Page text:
Unfortunately, the shabby balloon burst after reaching its doleful maximum of 1800 m (6000 ft) altitude and fell down just near the city 12 km (7 miles) away.

Our balloon over the Dvortsovaya Square
Our balloon over the Dvortsovaya Square
The Dvortsovaya Square and bikers
The Dvortsovaya Square and bikers
Vasilievsky island
Vasilievsky island
Neva river
Neva river
Landing site
Landing site
City map and flight track
City map and flight track

The container landed on the tall tree at the outskirts of Saint-Petersburg. Fortunately, our team includes an experienced arborist and tree climber Alexander Kutischev, and he is able to reach almost anything almost everywhere.

Descent module with the burst balloon on a tall tree
Descent module with the burst balloon on a tall tree
RandomRace arborist Alexander Kutischev
RandomRace arborist Alexander Kutischev
Container is OK
Container is OK

Though our balloon did not reach stratosphere, we succeeded in most of what had been planned: welcomed bike riders and, ultimately, let our old dream come true — to launch a balloon from the center of our beloved city of Saint-Petersburg. The equipment worked properly — we have got a recording from both video cameras. The short-term plan is a night launch within a famous white nights season in Saint-Petersburg.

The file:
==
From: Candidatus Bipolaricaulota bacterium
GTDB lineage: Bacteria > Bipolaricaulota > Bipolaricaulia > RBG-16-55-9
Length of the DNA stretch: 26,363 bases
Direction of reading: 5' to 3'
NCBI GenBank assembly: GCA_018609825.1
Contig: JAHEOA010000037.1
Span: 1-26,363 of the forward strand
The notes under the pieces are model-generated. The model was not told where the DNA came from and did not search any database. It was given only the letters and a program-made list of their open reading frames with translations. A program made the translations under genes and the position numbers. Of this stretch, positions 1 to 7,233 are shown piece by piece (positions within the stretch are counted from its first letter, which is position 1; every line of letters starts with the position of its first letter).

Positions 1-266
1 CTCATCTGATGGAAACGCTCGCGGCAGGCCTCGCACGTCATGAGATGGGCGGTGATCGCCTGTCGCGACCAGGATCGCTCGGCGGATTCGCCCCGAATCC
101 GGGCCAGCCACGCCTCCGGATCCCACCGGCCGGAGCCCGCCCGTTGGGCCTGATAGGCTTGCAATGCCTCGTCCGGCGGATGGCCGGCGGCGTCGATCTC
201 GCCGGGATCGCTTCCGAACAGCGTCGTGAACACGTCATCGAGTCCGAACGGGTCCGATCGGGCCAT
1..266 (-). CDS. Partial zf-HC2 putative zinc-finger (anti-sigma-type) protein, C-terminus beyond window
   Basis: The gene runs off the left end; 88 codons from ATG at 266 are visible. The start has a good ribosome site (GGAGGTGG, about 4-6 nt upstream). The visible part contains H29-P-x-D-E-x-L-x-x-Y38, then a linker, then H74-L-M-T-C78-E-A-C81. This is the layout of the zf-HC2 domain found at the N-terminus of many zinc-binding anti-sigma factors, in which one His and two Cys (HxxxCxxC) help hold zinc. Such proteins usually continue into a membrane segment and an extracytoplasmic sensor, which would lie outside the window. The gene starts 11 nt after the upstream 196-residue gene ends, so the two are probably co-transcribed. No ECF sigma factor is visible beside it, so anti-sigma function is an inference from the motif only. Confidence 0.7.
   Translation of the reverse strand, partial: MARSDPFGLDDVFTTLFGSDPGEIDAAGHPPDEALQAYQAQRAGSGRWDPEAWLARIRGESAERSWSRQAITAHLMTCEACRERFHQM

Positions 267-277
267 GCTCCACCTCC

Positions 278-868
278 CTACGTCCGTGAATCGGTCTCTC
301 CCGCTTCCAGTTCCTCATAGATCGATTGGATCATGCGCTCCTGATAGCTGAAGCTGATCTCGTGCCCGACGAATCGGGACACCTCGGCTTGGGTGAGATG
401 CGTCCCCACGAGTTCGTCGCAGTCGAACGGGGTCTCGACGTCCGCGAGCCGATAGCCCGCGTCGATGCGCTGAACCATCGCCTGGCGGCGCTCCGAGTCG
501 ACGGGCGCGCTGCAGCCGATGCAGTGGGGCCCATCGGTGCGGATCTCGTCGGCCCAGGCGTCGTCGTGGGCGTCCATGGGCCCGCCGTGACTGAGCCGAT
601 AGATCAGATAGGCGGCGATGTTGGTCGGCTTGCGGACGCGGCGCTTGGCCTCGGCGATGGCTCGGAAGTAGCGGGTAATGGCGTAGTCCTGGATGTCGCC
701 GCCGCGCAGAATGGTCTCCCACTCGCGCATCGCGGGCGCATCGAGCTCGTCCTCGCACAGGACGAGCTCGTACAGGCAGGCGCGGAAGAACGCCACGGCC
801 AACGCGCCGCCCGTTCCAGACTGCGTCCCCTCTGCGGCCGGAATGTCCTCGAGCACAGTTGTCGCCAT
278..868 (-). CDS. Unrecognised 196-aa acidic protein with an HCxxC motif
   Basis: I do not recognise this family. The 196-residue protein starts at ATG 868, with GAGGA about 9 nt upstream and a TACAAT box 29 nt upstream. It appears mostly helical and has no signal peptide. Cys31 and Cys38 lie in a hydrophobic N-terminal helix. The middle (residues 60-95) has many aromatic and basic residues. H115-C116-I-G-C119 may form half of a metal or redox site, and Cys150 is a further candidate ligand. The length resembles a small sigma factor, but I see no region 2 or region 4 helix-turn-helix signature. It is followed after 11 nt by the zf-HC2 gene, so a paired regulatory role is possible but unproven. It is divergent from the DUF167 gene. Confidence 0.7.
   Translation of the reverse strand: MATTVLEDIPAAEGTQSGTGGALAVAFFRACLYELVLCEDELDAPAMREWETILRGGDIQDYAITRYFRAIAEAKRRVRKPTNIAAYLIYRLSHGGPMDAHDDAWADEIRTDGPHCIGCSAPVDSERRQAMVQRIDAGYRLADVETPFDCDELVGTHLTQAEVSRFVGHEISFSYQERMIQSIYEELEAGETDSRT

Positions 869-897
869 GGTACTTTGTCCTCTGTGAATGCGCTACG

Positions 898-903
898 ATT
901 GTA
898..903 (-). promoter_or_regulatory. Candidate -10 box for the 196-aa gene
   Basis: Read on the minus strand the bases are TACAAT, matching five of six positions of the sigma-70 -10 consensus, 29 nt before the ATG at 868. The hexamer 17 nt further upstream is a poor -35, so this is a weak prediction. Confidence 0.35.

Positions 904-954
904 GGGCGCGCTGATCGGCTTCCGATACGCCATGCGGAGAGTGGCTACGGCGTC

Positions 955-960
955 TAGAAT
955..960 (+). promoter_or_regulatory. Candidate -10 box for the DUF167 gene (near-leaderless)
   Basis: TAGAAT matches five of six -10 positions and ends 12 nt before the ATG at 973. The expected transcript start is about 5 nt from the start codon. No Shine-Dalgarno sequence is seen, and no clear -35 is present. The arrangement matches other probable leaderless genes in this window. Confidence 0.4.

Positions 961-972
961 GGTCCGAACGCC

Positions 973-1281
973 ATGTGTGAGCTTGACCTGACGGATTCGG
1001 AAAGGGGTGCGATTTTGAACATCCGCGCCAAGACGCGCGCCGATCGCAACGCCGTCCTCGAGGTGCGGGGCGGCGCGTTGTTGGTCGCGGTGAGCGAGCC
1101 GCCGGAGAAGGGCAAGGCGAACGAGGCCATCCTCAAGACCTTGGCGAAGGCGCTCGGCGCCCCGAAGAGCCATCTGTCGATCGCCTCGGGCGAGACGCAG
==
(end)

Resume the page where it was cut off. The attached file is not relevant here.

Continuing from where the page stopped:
The balloon was launched by:

Photos:

Video:

Translation:

Video

(will apper soon...)

Additional information
Update from 11.06.2014

We received a real paper letter with stickers and tabs with regards to «Global Space Balloon Challenge» from the USA.

Letter with stickers and tabs
Update from 24.06.2014
Results of the «Global Space Balloon Challenge»

The organizers of the Challenge had promised to publish the results a month after it started, but announced them in the end of July. They were announcing the results one per day to keep everyone in suspense. To recap, there were four nominations in the challenge with a significant prize for each of the winners. You can see them below:

We participated in two nominations — Best Photograph and Best Design (the participation in the other would be pointless), but we didn't win in any of them. Nevertheless it was nice to become on the winners in the newly created Best Stories nomination.

The emphasis was made on the technical difficulty of the launch in the city as well as on the popularization of our start in terms of aeronautics:

In addition, this year their GSBC launch coincided with a large bicycling event in the center of St. Petersburg. They decided to pull off both a very technically challenging launch (from a city!) as well as involve the public through the bicycling event, a great publicity event to show people how awesome these launches can be. Successful in the launch, they then had to retrieve the fallen payload from a tree! Luckily, one of their members is an accomplished tree climber, and the payload was saved. The GSBC organizers hope that this collaborative effort inspires other teams to reach out to bring others to the world of ballooning!

If, as the organizers claim, the challenge will be held on a regular basis, we will participate in it with our creative ideas. :)